Last month I was in Taipei with colleagues from DEMAND thanks to funding from the British Academy International Partnership and Mobility Scheme and the Taiwanese Ministry of Science and Technology. In addition to workshops with the staff and students at National Chengchi University, our main collaborators, we also made visits to Taipei Medical University, National Taiwan University iNSIGHT Centre, and a local non-profit called HAND: Humanity, Alternatives, Nature, Dialogue. The trip was full and fruitful, and offered many opportunities to reflect upon the themes of our research as they were manifest in a different context. More information about our trip can be found on the DEMAND website, and on Storify.
Without further preamble, here’s a short reflection on normal mobilities in Taipei:
In the 1994 Lonely Planet guide to Taiwan, Taipei was characterized as a “boom town” with “overcrowding, noise and incredible traffic jams” (126). Planning for a Metropolitan Rapid Transit system began in 1975, but was plagued by delays, difficulties and bureaucratic obstacles (ibid., 170) that led to worries that it would “be obsolete by the time it’s completed” (126). Since then, however, significant improvements to infrastructure and public services have transformed a once-chaotic system into another aspect of what locals praise as the ‘convenient’ Taipei city. The city’s MRT (Metro) opened in 1996 and has been growing since then, with the latest section opening in 2013 and more lines set to open in 2015. The ‘U-bike’ shared bike scheme started as a pilot in 2008 and reached over 500 million passengers by June 2013. Taxis are also plentiful and inexpensive – with a ten minute ride costing as little as $150NTD/£3.
Yet more striking when in the city are the scooter/mopeds, which are parked in orderly lines on many streets and crowd into special portions of intersections during rush hour. For the locals we spoke with, car ownership was largely unnecessary in Taipei, though it is still important in more rural parts of Taiwan, because other means of getting around are sufficient for many purposes. Moreover, the falling of real wages over more than a decade has made scooter ownership more practical for many in younger generations. The infrastructure of Taipei city streets, which vary from multi-lane thoroughfares to small lanes that would barely fit one car, also call for and support the usefulness of scooters, which provide a means of getting around both queues of traffic on main streets and queues of pedestrians that clog the small lanes of Taipei’s many night markets.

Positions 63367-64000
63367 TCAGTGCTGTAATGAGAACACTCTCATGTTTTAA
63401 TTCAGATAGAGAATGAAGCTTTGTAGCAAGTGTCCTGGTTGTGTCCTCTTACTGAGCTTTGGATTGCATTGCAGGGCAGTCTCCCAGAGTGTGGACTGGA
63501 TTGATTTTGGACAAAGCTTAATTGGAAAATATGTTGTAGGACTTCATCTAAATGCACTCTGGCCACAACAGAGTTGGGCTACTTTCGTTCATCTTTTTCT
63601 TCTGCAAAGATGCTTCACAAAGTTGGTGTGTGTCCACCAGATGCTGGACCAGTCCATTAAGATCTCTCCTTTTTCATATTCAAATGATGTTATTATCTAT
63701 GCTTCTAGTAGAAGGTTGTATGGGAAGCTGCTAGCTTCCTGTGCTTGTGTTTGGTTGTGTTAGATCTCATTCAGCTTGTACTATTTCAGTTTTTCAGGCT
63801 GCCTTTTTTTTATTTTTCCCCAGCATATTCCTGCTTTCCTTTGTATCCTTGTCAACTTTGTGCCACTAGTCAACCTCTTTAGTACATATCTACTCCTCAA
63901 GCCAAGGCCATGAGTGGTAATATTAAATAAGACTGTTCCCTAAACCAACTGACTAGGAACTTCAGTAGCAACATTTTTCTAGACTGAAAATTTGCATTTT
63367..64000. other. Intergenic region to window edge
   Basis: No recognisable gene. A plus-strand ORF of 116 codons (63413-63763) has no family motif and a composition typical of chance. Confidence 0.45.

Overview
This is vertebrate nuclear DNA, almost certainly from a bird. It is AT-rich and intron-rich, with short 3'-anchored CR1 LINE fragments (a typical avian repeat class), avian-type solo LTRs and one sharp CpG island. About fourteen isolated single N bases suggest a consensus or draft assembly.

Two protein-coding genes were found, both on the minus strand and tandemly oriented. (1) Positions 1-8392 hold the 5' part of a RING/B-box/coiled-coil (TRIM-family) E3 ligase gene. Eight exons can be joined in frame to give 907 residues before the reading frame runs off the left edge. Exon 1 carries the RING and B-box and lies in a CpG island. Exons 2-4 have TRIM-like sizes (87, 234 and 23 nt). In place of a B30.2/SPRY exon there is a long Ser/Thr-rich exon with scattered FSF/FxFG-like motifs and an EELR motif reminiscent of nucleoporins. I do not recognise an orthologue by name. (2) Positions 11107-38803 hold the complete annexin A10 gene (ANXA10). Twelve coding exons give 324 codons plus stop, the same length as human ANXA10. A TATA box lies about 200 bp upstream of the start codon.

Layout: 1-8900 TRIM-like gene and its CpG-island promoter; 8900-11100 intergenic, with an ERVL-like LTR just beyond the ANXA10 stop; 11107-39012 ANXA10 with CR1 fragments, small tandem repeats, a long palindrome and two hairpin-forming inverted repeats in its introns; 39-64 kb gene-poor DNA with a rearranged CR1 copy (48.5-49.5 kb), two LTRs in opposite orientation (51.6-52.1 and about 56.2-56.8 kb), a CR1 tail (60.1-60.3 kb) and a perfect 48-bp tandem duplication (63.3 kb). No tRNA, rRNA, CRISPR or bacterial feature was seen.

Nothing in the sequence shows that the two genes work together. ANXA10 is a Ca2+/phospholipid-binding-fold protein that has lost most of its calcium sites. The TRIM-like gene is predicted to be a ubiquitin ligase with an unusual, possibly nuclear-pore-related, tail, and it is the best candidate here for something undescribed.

A few days of casual observations also demonstrated that the use of these technologies has become a thoroughly ordinary part of everyday life. Though Taiwan receives twice as much rainfall annually as the UK, this didn’t appear to be a reason to avoid scooters, as we saw people riding in the rain with the protection of ankle-length raincoats. Scooters are also well-adapted, through skill as much as design, for carrying a large range of items. In some cases they are fitted with plastic boxes or crates behind the driver, or adapted to have cargo-sidecars. But in many other cases, people travelled with things between their feet on the small platform of the vehicle. Many models had small hooks that could be used to ensure handbags, backpacks and shopping bags don’t shift or fall off in transit. But in other cases this space was used for extra helmets, large bottles of drinking water, suitcases and yoga mats. In some instances, the space was used for additional passengers – for instance with children standing or sitting on a small plastic stool. Given recent findings from DEMAND’s Theme 1 (Mattioli and Anable) about the car-dependence linked to walking dogs, it was also interesting to see multiple instances where small dogs were catching a ride in the space between their owner’s feet.
While the transformation of public transportation and normalization of scooters in Taipei undoubtedly brings complications as well as conveniences, it raises interesting questions in relation to UK government promises for reductions in carbon emissions. As I discussed in my presentation at National Chengchi University, perhaps our imagination has been too limited when thinking about how technologies like electric vehicles could transform our transport system. What if we didn’t automatically assume that EVs will be used in the same way as ICE vehicles? What if we allowed ourselves to imagine a future where scooters, or some other type of vehicle, were normal? How could the transformation of Taipei’s transportation system provide possibilities for thinking about steering change elsewhere?